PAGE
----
BARTLEBY: THE SCRIVENER 5
“Bartlebythe Scrivener”is a tragic story by Herman Melville, published in 1853. The story unfolds through the narrator`s eyes as the main character in thetale. Melville uses narration voice of a smug, successful, WallStreet lawyer who delights is doing business with rich men’smortgages, bonds and title deeds. The narrator feels that he haseffectively sheltered himself from life’s more unpleasantsituations, by admitting of being “an eminently safe man,” whodoes business in bonds and mortgages. However, he is bewildered bythe attitude of one of his employees, Bartleby, a scrivener and copytypist. Although Bartleby works industriously, there comes a momentwhen he is asked to fulfill his task and responds, “I would prefernot to.” At first, the narrator is unwilling to confront him, butas the story unfolds, the narrator decides to help Bartleby out,without success. The story reveals the character of the narrator is atolerant person, proud, reluctant, Timid, sympathetic and likeable.
Thenarrator can be described as tolerant because he respondssuperficially affectionate and tolerates the idiosyncrasies of hiscopyists, Turkey, Nippers, and eventually Bartleby. Turkey, thenarrator’s older typist, is an alcoholic, while Nippers suffersfrom digestion disorder and cannot work in the morning. However, thenarrator tolerates these employees, until he hires Bartleby. Thearrival of Bartleby initiates circumstance as it disrupts the “snug”office as the narrator sees it. Until Bartleby’s death, thenarrator tolerates his becomes uncooperative, when refusing toperform his tasks, leave the office/building, or eat by using hissignature, “I would prefer not to.” It is evident that thenarrator is tolerant to the end, because he visits Bartleby in prisonand orders plenty of food for him, as well as, investigates into hispast even after Bartleby’s death.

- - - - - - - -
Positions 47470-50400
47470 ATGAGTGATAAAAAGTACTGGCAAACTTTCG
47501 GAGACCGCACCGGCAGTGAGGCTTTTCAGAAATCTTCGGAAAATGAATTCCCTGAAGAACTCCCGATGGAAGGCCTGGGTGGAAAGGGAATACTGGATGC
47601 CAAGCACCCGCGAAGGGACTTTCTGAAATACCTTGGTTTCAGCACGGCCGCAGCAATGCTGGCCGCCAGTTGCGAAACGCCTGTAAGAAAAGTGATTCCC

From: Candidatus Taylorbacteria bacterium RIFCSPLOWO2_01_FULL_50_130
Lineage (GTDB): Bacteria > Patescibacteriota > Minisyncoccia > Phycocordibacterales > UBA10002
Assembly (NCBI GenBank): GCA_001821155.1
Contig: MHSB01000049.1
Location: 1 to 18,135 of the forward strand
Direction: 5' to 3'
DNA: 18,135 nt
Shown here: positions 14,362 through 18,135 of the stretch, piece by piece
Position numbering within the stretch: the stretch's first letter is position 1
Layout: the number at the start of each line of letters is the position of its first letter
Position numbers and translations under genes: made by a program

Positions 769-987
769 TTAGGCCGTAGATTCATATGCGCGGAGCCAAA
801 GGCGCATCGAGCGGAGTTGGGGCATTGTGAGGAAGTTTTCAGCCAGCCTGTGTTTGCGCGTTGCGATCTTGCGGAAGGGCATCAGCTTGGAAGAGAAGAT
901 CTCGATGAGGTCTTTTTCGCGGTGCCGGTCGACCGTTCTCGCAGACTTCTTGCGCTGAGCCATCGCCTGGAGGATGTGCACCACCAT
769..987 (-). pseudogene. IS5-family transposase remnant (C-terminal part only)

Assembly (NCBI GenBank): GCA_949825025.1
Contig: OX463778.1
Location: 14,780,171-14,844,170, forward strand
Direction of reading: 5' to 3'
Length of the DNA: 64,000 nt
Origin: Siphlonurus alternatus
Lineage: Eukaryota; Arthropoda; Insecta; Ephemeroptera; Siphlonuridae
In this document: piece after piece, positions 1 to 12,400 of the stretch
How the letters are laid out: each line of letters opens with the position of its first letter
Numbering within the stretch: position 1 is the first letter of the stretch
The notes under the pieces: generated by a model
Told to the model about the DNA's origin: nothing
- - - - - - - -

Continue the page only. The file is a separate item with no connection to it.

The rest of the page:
Thelawyer resents the fact that his employees, Turkey, Nippers, andBartleby disrupts the “snug” office. The narrator holds a goodreputation in the business and he is a heartless man of small vision.However, he resents the fact that his office survives with Turkey,who is sober in the morning and drunk in the afternoon, and Nipperwho is short-tempered in the morning but calm in the afternoon. Atsome point, he has to contain his resentment when Turkey blots hispapers in streaming fury, and when Nippers grinds his teeth and fightwith his hated desk (Bloom, 2008). Furthermore, the narrator alsoresents the fact that Bartleby does not perform his task, begins tolive in the office, and even tries to get him another job but herefuses. Eventually, the narrator decides move the premises toanother location and leave Bartley in the empty office.
Thenarrator at some point denies accountability of Bartley as hisemployee when he decides to vacate the premises. This is becauseBartleby becomes uncooperative and refuses to take all assignedtasks. Even more galling, Barley has no place of residence, and whenthe narrator offers him, Bartley refuses. In addition, Bartlebyannounced that he will not do copying at all, and does nothing butstands mute and expressionless all day long. This situation becomesintolerable for the employers and even though sympathetic to hisplight, he does not understand how to help Bartleby.
Thenarrator’s encounter with Bartleby transforms him to the extentthat he is willing to help him. The narrator also realizes thatBartleby’s situation is becoming worse by day and he ceases beingreluctant like he was, and begins to investigate into Bartleby’slife in order to establish the problem. Thus, the narrator tries tosave Bartleby after realizing that the employee has been dehumanizedby his environment and work.
Inconclusion, Melville’s tale on the tragedy of Bartleby representsthe unknown-ability of human, poverty, widening gap between socialclasses and the growth of the capitalist market. Most importantly,the tale becomes a revelation about the shifting state of abachelor’s soul, by demonstrating how his external realitytransforms his inner reality.
Bloom, H. (2008). Herman Melville: New Edition. New York:Infobase Publishing.